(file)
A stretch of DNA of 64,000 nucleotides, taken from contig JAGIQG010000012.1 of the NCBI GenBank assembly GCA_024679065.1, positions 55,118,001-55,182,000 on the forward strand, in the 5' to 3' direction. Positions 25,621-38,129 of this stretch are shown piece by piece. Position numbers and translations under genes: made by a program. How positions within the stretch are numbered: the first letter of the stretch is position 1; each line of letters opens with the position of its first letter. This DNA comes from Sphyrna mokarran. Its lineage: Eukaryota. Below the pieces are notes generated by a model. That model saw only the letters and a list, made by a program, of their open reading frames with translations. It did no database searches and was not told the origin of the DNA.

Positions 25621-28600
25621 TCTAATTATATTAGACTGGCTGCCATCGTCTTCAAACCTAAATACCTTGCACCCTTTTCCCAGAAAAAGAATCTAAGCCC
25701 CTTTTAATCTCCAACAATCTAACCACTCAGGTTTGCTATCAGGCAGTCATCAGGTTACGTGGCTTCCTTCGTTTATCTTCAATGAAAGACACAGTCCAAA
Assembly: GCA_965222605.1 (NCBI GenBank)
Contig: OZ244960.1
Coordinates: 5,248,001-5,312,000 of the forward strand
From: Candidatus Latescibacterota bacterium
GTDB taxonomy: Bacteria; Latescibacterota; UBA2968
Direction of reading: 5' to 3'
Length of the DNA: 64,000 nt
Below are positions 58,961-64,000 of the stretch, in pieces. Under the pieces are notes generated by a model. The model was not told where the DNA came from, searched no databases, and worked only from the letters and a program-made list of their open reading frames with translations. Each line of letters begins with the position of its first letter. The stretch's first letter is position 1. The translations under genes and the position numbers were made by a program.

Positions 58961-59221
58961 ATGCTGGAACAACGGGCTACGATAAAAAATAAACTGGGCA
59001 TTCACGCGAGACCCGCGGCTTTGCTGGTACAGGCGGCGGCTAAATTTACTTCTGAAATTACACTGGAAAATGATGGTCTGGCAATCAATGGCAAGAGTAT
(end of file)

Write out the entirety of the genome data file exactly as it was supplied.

A stretch of DNA of 64,000 nucleotides, taken from contig JAGIQG010000012.1 of the NCBI GenBank assembly GCA_024679065.1, positions 55,118,001-55,182,000 on the forward strand, in the 5' to 3' direction. Positions 25,621-38,129 of this stretch are shown piece by piece. Position numbers and translations under genes: made by a program. How positions within the stretch are numbered: the first letter of the stretch is position 1; each line of letters opens with the position of its first letter. This DNA comes from Sphyrna mokarran. Its lineage: Eukaryota. Below the pieces are notes generated by a model. That model saw only the letters and a list, made by a program, of their open reading frames with translations. It did no database searches and was not told the origin of the DNA.

Positions 25621-28600
25621 TCTAATTATATTAGACTGGCTGCCATCGTCTTCAAACCTAAATACCTTGCACCCTTTTCCCAGAAAAAGAATCTAAGCCC
25701 CTTTTAATCTCCAACAATCTAACCACTCAGGTTTGCTATCAGGCAGTCATCAGGTTACGTGGCTTCCTTCGTTTATCTTCAATGAAAGACACAGTCCAAA
Assembly: GCA_965222605.1 (NCBI GenBank)
Contig: OZ244960.1
Coordinates: 5,248,001-5,312,000 of the forward strand
From: Candidatus Latescibacterota bacterium
GTDB taxonomy: Bacteria; Latescibacterota; UBA2968
Direction of reading: 5' to 3'
Length of the DNA: 64,000 nt
Below are positions 58,961-64,000 of the stretch, in pieces. Under the pieces are notes generated by a model. The model was not told where the DNA came from, searched no databases, and worked only from the letters and a program-made list of their open reading frames with translations. Each line of letters begins with the position of its first letter. The stretch's first letter is position 1. The translations under genes and the position numbers were made by a program.

Positions 58961-59221
58961 ATGCTGGAACAACGGGCTACGATAAAAAATAAACTGGGCA
59001 TTCACGCGAGACCCGCGGCTTTGCTGGTACAGGCGGCGGCTAAATTTACTTCTGAAATTACACTGGAAAATGATGGTCTGGCAATCAATGGCAAGAGTAT